Upsetting new figures from the meat industry have revealed a disturbing truth - the UK throws away millions of uneaten animals intended for consumption each year
Around 380,000 tonnes of meat is discarded each year in the UK, the equivalent of over 1 million cattle, 4.4 million pigs or an incredible 165 million chickens.
These animals, who feel pain, love, anger and fear are treated as disposable objects after being treated like commodities during their lives and discarded as waste in death.
- Undercover investigation reveals ‘barbaric’ treatment of pigs at farm supplying Morrisons
- Leading UK doctors call for end to factory farming to improve overall public health
- Mastering sustainability in the animal rights movement
‘Meat in a Net Zero World’
The Waste and Resources Action Programme (WRAP) is aiming to reduce this figure by 40% and so has developed the ‘Meat in a Net Zero World’ industry initiative under the Courtauld Commitment 2025 to tackle this issue.
A dedicated group comprised of key stakeholders has been assembled by WRAP under Courtauld 2025 to identify the areas with the largest impact and discover ways to ‘overcome barriers and avoid just moving problems along the supply chain.’
Philip Mansbridge, Executive Director of ProVeg UK, believes that this scheme does not go far enough and ‘completely glosses over the vast numbers of animals slaughtered that end up discarded.’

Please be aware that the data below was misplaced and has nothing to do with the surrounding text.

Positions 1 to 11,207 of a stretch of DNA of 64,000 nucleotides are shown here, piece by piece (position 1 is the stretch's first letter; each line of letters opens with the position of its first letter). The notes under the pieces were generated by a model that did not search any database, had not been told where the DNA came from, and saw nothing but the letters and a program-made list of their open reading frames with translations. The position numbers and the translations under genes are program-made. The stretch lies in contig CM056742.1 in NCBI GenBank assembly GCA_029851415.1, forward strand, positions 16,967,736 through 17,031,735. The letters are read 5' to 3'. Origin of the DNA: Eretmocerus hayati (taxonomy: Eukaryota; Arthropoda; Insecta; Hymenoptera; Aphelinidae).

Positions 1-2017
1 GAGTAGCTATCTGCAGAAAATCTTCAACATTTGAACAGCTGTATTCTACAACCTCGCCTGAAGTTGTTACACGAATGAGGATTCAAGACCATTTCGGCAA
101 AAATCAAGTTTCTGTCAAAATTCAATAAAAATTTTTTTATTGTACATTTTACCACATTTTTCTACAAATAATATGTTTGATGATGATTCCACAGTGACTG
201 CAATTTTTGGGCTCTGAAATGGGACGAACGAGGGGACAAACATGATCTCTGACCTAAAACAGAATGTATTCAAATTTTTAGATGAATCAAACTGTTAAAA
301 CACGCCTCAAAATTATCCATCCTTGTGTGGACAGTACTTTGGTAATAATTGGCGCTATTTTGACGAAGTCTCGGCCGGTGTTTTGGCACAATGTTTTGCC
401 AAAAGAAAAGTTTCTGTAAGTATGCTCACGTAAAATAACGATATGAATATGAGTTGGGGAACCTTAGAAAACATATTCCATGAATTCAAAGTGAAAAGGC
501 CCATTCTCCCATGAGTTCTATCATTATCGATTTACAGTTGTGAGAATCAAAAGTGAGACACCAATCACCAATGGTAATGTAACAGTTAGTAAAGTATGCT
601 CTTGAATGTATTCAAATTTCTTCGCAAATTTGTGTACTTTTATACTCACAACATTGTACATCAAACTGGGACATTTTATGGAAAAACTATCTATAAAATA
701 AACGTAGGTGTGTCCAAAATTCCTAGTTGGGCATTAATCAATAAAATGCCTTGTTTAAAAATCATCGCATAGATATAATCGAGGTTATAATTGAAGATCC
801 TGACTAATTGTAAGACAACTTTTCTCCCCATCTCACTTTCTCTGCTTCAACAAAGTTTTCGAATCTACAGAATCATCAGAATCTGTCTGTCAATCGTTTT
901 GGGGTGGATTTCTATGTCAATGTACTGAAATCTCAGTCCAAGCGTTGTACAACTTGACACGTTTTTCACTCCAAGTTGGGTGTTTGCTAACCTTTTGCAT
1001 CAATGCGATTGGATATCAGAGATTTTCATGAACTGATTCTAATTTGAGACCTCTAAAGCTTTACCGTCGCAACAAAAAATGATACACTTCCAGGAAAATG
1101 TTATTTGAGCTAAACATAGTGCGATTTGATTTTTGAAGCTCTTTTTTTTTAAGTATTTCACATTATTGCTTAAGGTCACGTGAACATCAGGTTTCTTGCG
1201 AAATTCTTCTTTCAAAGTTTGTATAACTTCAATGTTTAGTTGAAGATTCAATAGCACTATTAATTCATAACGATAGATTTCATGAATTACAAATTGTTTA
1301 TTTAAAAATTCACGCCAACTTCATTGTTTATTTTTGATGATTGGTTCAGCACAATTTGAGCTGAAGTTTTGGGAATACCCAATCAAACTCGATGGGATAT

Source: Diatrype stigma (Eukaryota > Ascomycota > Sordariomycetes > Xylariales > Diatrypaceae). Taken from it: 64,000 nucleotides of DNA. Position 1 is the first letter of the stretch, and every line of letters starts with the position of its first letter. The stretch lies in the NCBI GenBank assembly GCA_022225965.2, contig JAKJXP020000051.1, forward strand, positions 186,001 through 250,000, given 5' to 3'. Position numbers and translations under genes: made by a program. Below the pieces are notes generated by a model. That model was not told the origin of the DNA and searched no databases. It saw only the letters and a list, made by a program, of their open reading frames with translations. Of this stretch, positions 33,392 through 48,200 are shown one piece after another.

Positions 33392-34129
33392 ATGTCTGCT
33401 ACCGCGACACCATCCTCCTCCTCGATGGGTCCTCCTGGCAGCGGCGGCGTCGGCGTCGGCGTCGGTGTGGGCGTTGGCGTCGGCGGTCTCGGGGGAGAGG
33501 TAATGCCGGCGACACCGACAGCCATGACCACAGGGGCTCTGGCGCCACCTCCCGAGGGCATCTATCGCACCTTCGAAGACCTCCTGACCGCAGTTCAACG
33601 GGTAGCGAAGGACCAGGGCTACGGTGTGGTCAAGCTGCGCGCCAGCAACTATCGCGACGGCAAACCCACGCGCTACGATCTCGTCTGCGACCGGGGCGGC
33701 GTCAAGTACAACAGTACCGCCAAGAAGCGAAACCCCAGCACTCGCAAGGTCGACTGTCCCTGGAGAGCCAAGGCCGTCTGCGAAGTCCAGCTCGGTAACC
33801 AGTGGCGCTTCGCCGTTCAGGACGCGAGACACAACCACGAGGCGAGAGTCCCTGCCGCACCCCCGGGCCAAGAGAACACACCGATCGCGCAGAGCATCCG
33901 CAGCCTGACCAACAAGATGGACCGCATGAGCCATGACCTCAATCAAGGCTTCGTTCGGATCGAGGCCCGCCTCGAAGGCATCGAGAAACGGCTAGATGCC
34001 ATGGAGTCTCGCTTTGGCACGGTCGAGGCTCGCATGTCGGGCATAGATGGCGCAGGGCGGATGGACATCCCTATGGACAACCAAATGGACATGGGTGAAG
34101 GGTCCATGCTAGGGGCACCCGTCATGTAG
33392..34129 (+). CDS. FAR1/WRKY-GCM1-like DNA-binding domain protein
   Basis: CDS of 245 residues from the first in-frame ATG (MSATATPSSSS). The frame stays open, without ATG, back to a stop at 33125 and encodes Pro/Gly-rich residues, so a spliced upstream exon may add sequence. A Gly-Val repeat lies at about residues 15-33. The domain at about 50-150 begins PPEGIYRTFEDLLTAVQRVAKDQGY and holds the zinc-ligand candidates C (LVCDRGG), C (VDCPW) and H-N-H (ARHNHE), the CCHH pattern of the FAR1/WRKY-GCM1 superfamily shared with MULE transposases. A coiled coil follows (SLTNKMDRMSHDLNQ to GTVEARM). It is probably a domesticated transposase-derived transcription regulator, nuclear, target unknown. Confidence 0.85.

In a statement sent to Vegan Food & Living, Mansbridge said: “Though any initiative to reduce waste and GHG is to be welcomed, the lack of any mention of the true scale of animals raised and slaughtered for no reason is all too familiar. The industry talks of stock, meat, supply chain, livestock, etc, but rarely mentions the word animal, which is the inconvenient truth of where meat comes from.
“This 380,000 tonnes of wasted meat equates to the equivalent of over 1 million cattle, 4.4 million pigs or an incredible 165 million chickens. It is hard to imagine the scale of these numbers, let alone the vast amounts of resources and land it takes to produce them.
“This waste is something that all of us are part of, it goes beyond the industry itself but until we start talking about actual animals and animal numbers rather than kilograms of product, it’s unlikely that true change can happen.
“The desire to reduce Greenhouse Gas Emissions and increase supply chain efficiency is both admirable and necessary. Yet as interest in reducing our consumption of animals continues to grow globally, an open commitment on reducing the amounts of animals discarded in this process would also be welcomed,” added Mansbridge.